Some payroll classifications are salaried positions and are therefore exempt from FLSA and not entitled to overtime. Los Angeles Administrative Code Division 4, Chapter 2, Article 8, Section 4.114. Salaried – FLSA Exempt Employee
City departments, excluding LADWP, paid employees $2.05 billion in overtime over the past five fiscal years, beginning July 1, 2014 and ending June 30, 2019. As presented in Exhibit 2, overtime payments have increased $110.6 million from FY ‘14-15 to FY ‘18-19.
Overtime paid as a percentage of total payroll over the past five fiscal years has shown a slow growth of 1% over the last five years from 9.6% in FY ‘14-15 to 10.9% in FY ‘18-19, as shown in Exhibit 3 below.
The City of Los Angeles overtime percentage as a percentage of total payroll of 10.9% was benchmarked against New York, San Francisco, and Chicago that had the most current available data presenting FY ‘17-18 percentages of 6.6%, 7.1%, and 11.4%, respectively. For over 25 years, both New York and San Francisco have established limits in place on the amount of overtime that can be earned. New York estimates annual savings of at least $28 million in FY ‘19-20 from cost savings from civilian overtime control initiatives that includes restricting waivers on civilian overtime caps and monitoring the use of overtime by skilled trade workers. The City of Los Angeles can explore the possibility of implementing similar overtime caps.
The amount of overtime paid by department for FY ‘18-19 is presented in Exhibit 4. The LAFD and LAPD significantly out earn all other departments for overtime during the fiscal year.
During FY ‘18-19, the City paid regular earnings to more than 53,600 employees, of which more than 28,500 employees received overtime payments. The percentage of City employees receiving overtime is presented in Exhibit 5.
Overtime by Pay Period
Exhibit 6 presents the overtime paid in each of the 26 pay periods for FY ‘18-19. The amount of overtime paid ranged from a low of $15.2 million to a high of $21.9 million. The highest overtime paid period is attributed with the City’s response to the Woolsey Fire in Ventura and Los Angeles Counties.
Analysis of Overtime Paid to Sworn LAFD and LAPD Employees
Sworn LAFD and LAPD employees have scheduling models, such as constant staffing, that generally lead to high instances of overtime due to deployment practices and minimum coverage standards required. Exhibit 7 below presents the number of sworn employees receiving overtime within a given range and the total overtime paid to sworn employees within the overtime range.
As detailed above, approximately 6% of sworn employees were paid overtime in excess of $90,000 which accounted for $76.6 million or 22% of the total overtime paid to all sworn employees. The top 20 sworn earners of overtime for FY ‘18-19 are identified by department and classification as presented in Exhibit 8 below.
Analysis of Overtime Paid to General Employees
The same analysis performed for sworn LAFD and LAPD employees was also performed for General Employees. Overtime payment ranges for General Employees for overtime received and total paid in FY ‘18-19 is presented below in Exhibit 9.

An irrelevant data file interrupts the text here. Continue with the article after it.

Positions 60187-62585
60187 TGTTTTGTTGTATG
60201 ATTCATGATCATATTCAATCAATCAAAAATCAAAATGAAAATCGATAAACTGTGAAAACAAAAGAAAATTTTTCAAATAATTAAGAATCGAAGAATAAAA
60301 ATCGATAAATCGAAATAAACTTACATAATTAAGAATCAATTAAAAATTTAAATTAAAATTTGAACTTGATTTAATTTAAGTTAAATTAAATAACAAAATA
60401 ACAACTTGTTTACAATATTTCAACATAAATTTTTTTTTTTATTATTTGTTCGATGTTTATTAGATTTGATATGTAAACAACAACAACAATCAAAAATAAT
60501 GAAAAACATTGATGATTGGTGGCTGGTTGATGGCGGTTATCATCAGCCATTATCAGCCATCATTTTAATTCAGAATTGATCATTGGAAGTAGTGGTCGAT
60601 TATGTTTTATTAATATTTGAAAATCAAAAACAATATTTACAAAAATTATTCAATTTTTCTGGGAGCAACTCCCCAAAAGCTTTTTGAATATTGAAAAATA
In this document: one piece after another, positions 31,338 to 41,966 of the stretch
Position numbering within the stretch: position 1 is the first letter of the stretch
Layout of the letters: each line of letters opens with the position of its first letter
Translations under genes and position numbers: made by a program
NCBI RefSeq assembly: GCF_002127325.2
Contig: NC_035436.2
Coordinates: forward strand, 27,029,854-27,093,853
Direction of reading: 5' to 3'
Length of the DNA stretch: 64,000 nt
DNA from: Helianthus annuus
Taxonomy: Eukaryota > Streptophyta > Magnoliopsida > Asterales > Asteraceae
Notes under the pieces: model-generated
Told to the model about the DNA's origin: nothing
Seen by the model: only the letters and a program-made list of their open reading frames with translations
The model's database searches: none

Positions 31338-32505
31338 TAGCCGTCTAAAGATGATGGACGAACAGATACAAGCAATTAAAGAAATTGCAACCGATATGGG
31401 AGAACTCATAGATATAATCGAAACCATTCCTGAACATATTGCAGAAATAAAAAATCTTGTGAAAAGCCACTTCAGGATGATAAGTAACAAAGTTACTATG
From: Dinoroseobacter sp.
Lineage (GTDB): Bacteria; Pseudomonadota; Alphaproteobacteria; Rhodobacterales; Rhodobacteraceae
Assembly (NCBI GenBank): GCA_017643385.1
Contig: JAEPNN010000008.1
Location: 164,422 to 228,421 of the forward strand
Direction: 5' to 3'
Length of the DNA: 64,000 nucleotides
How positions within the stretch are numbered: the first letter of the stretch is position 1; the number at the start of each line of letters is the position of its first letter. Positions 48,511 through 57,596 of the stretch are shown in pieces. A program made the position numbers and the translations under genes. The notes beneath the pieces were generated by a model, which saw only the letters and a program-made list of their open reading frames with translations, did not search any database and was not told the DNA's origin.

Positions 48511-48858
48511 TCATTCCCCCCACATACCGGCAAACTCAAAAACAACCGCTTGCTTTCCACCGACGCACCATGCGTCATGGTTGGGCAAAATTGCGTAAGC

The overtime range for General Employees shows that 95% of employees were paid less than $30,000 in overtime during FY ‘18-19 accounting for 69% or $82.5 million in overtime for all General Employees. However, the remaining 5% of employees were paid in excess of $30,000 and received 32% or $36.9 million of the total overtime amount for General Employees. The top 20 General Employee earners of overtime for FY ‘18-19 are presented in Exhibit 10 below.
The top General Employee by overtime paid in FY ‘18-19 is a traffic officer with Transportation. The Controller’s Office issued a report that highlighted traffic officers’ high amounts of overtime for Special Events and provided recommendations to management to reduce overtime usage. The department has taken steps to reduce the amount of overtime, however there are provisions in the MOU that still allow high levels of overtime to be earned.
Analysis of General Employee Trends
General Employees are not expected to work consistent amounts of overtime as compared to sworn LAFD and LAPD employees, which require unpredictable overtime staffing requirements. Overtime usage by General Employees is normally to be used on an as-needed basis and would not expect consistent recording of overtime hours during the fiscal year. As presented in Exhibit 11 below, 11 General Employees had greater than 80 hours of overtime for six or more pay periods during FY ‘18-19. The frequency and significant number of overtime hours being charged by these employees is contrary to expected overtime usage.
In addition, 707 General Employees earned overtime in each of the 26 pay periods during FY ‘18-19 for a combined total overtime earned of $23.8 million, an average of $33,600 per employee. A breakdown of the 707 employees by department is presented below in Exhibit 12. The consistency with which a overtime hours are recorded by employees may indicate staffing shortages within that department.
 Amounts included in this analysis only include overtime earned and paid (refer to Exhibit 1).
 Report dated June 30, 2015 entitled “DOT Traffic Control for Special Events: Overtime and Collections.”
Analysis of the Top 5 Departments by Overtime Earned and Paid
As shown below in Exhibit 13, the five highest overtime departments for FY ‘18-19 were LAFD, LAPD, LAWA, Sanitation, and Transportation. These five departments accounted for 90% of overtime dollars spent citywide in FY 2019.